You might be forgiven for thinking a few careless scarecrows had been visiting Plants for Bugs this last week, given the amount of straw strewn about the place. But no, this was a well-planned excercise in putting tender plants to bed for the winter.
Straw, like bracken, acts as a dry mulch with good insulating properties. When packed around the base of borderline hardy plants such as callistemon (bottlebrush), young hardy fuchsias and diascias, it can make the difference between them surviving or failing after a hard winter. And with some of our recent winters being exceptionally hard I wanted to take no chances.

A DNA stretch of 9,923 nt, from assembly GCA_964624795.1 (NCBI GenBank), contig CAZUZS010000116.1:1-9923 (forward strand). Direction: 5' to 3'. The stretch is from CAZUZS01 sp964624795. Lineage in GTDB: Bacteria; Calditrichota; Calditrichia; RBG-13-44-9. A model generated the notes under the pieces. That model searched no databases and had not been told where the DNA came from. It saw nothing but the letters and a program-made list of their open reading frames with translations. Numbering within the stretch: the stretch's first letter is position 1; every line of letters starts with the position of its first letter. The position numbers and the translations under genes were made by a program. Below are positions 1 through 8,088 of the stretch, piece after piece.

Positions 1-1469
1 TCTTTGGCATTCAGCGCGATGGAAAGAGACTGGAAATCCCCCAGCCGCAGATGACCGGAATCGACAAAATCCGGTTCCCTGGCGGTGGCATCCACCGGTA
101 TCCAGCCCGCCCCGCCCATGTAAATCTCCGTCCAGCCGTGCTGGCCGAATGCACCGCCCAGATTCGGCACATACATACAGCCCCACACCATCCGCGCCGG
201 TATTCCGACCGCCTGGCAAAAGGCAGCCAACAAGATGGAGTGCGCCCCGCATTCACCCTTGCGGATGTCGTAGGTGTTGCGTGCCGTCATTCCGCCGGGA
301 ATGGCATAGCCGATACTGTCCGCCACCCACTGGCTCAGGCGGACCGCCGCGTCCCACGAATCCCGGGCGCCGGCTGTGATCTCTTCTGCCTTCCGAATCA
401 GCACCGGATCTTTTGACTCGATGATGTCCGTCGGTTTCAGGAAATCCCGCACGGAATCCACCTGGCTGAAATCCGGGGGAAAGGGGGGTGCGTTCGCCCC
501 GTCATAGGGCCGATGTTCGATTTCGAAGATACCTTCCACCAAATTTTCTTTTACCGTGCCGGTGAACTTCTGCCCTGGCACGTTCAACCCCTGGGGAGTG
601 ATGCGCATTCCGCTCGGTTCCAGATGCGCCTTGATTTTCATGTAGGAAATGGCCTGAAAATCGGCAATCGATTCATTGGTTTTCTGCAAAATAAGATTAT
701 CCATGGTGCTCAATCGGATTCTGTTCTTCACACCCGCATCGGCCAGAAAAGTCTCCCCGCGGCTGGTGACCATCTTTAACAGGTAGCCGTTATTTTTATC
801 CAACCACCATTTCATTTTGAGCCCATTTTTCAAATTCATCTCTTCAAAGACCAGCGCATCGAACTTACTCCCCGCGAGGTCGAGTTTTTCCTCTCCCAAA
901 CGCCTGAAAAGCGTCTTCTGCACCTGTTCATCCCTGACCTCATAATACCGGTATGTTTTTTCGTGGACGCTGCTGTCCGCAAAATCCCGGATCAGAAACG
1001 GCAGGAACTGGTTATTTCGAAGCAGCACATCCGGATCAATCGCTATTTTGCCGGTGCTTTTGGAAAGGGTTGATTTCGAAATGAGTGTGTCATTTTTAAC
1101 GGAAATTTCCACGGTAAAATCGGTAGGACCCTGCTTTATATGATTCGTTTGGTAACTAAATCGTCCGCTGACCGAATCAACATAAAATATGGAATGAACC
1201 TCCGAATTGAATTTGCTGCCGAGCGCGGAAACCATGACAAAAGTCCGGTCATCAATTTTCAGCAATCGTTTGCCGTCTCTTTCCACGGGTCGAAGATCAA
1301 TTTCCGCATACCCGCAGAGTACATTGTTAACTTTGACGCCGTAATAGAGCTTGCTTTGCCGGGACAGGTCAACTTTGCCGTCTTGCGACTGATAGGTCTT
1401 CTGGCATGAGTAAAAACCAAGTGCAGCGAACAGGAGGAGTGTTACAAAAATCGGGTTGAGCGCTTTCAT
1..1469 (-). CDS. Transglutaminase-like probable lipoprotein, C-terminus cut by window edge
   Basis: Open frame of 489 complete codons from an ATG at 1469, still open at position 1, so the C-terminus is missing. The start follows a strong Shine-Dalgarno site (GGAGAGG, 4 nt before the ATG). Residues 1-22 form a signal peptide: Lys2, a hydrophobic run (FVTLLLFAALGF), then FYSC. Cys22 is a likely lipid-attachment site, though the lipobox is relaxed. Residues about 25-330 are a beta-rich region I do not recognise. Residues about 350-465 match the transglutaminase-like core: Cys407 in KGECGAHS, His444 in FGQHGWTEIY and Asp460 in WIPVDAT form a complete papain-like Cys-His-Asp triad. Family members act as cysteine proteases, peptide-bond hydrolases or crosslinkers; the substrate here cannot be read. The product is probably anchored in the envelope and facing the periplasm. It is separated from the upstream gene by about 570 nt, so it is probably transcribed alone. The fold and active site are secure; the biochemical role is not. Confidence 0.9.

As introducing the straw to the plots will add an new dimension (i.e. a new habitat for invertebrates), we not only needed to mulch the more tender plants in the Souther Hemisphere beds but also follow through with mulching the relevant plants in associated beds. We quickly discovered one bale of straw was not going to be enough. Anyone got a spare bale or two?!
Carolyn our volunteer about to mulch a bottlebrush plant
Packing the straw tightly around the base of a diascia